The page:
Duplicity, Tony Gilroy, 124 mins, 12A

Julia Roberts and Clive Owen try to outwit each other in a slick comedy-thriller with plenty of twists

I'm usually suspicious of films that try to persuade you before they've even started that you're in for something sleek, sophisticated and adult – so how could I not be wary of one entitled Duplicity? But it's just as well that we go into Tony Gilroy's comedy-thriller with our guard up. A good con trick often warns you in advance that you stand to get conned: you're so busy looking over your shoulder that you don't see the con when it comes, from right under your eyes.

Duplicity, it turns out, earns its title. Writer-director Gilroy pulled an ingenious bit of business in the final scenes of his corporate thriller Michael Clayton, and obviously enjoyed that so much that he's decided to go full out with the deviousness in his very differently toned follow-up. Julia Roberts and Clive Owen play corporate spies, constantly at odds and outwitting each other – or in love and secretly working together. We have to figure out which – and so, for that matter, do they. Claire and Ray are former CIA and MI6 operatives respectively, now working privately for rival multinationals in the cosmetics industry. Claire works for ruthless CEO Howard Tully (Tom Wilkinson), while Ray is with the company run by Tully's mortal rival Dick Garsik (a sublimely obnoxious Paul Giamatti). But wait – Claire is also a mole working for Garsik, alongside Ray. Still, that doesn't stop the lovers from doing the dirty on each other all the time – unless they're just doing it for the sake of appearances.

Gilroy works the elements of thriller and adult romcom up to a fine foam of paranoia, with the couple's relationship, professional as well as amorous, always coloured by mutual suspicion. They can't spend three passionate days in the sack without wondering whether each is trying to make the other miss his or her plane. In a hyper-luxurious hotel room with Ray, Claire says, "Can you imagine living like this? How much fun we'd have" – and your heart rather sinks as you think of the life of anxiety they have ahead of them.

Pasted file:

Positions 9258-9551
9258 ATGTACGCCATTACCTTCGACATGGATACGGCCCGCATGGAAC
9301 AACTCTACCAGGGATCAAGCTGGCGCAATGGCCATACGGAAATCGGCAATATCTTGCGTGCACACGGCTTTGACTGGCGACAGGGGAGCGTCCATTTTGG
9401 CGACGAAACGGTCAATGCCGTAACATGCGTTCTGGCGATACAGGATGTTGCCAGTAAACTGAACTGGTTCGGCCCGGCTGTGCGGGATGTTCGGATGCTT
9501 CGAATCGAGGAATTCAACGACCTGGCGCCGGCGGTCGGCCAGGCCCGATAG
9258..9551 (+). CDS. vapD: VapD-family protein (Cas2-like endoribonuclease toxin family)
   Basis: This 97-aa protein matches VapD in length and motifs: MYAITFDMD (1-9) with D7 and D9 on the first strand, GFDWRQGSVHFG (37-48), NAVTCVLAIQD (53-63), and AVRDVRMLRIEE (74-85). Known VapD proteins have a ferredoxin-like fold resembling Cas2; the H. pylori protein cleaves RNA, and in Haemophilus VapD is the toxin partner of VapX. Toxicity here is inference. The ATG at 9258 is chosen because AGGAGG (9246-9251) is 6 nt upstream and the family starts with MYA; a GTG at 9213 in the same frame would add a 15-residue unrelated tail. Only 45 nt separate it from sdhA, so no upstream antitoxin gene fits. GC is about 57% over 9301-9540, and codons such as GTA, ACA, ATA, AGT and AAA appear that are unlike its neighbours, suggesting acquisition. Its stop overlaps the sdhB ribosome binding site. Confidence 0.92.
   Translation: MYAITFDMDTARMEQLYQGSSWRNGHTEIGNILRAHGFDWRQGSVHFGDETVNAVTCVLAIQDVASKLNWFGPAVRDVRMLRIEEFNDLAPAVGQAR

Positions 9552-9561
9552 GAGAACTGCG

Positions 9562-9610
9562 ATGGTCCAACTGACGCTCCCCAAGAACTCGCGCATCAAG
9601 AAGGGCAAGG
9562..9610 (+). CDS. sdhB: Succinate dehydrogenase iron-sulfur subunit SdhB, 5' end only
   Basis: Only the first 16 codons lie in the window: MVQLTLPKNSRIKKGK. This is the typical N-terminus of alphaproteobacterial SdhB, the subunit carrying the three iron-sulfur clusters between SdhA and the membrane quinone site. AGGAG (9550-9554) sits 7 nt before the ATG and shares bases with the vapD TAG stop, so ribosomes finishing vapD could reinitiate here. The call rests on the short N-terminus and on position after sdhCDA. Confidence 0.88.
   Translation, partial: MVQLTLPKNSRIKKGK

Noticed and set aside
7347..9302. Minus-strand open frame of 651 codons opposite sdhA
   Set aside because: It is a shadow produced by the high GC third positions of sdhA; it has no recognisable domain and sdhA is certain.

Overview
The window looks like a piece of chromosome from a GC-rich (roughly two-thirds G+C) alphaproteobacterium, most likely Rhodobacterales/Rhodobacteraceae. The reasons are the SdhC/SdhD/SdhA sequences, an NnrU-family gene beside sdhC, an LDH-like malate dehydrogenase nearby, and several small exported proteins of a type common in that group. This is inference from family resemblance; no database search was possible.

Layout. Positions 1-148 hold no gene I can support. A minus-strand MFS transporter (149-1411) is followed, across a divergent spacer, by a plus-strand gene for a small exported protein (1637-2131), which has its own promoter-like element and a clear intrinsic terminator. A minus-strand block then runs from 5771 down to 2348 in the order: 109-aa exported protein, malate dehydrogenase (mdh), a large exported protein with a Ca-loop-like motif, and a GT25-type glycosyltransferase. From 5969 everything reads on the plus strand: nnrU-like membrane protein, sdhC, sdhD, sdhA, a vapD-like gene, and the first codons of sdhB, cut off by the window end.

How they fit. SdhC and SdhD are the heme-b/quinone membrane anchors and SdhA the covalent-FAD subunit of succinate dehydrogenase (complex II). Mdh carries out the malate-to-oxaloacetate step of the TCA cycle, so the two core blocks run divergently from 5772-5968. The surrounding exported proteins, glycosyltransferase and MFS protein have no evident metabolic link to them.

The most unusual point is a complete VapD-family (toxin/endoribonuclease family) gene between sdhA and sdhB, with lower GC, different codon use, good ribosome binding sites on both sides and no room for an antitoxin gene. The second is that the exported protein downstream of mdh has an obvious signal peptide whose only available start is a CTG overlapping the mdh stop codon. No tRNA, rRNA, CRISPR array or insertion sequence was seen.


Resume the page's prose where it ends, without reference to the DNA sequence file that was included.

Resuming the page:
Gilroy has built up a fabulously tricksy house-of-cards structure. The action keeps lapsing into globe-trotting flashbacks that become a running joke: "Rome, two years earlier..."; "London, 18 months ago...", "Miami, 12 months ago" – and then, with magnificent bathos, "Cleveland, three months ago", where Ray, out to conquer the world, has landed himself a job with ... a pizza company.

The prize everyone wants is a secret product that Tully has announced, and that will blow the cosmetics trade apart. (Gilroy actually delivers: the holy grail turns out to be something simple, eminently marketable and utterly impossible.) But Gilroy's great trick is to keep us out of the loop consistently: just when Garsik finally learns what his arch-rival is up to, we miss it, because the camera is off with Ray, ordering pizzas.

I'm not convinced, though, about the film's star pairing. Clive Owen is on good form, more comfortable than in the superficially similar The International, where he had to run around Europe looking aggrieved and never changing his shirt. Here he looks happier pulling the old suave jet-setting Brit-about-town routine – I'm thinking not so much of 007 as of Cary Grant in the 1963 spy lark Charade. Yet he manages to embody both alpha dog and slow puppy: you can believe his Ray would consider it a smart move to sign up with a pizza company.

In his saggy blokeishness, Owen impresses on you that he actually has a body weight. Roberts, on the other hand, is all bones and aura. There's little left of the vivaciously plastic Hollywood Sweetheart: her face is now as taut as Dietrich, set in a hard-as-platinum mask. This is fine when she's playing the icy operator, as when Claire directs a priceless basilisk glare at an office worker (a scene-stealing turn by Carrie Preston) who's got too friendly with Ray. But when Claire tells Ray she loves him, you can't buy it for a minute: you can't really envisage these two loving each other so much as enjoying the thrill of mutual suspicion that's always bound to lead to bed. Still, you can imagine how hard Angelina Jolie, say, would have worked to impress on you what a sophisticated time she's having: in a peculiar way, Roberts's detached efficiency tends to keep the thriller wheels well oiled.

Some viewers might baulk at a film quite so knowing, and the way Gilroy shuffles his scenes, even recycles whole swathes of dialogue, takes con-movie legerdemain to outrageous extremes: he's like a conjuror constantly revealing the insides of his sleeves, while trying to convince us that he's not actually wearing sleeves in the first place. There's a line in here – from Wilkinson's mogul, on the chemistry of cosmetics – that presumably serves as Gilroy's credo on writing and directing: "The placement of a single molecule can make the difference between triumph and catastrophe." It's not true, of course – there are some rogue molecules here, such as the over-insistent good-timey score and the smartypants Thomas Crown-style split-screens, and the film still works a treat. Duplicity pulls its precision-crafted rugs out from under us, one after another, and it's a gratifying, even luxurious, feeling.

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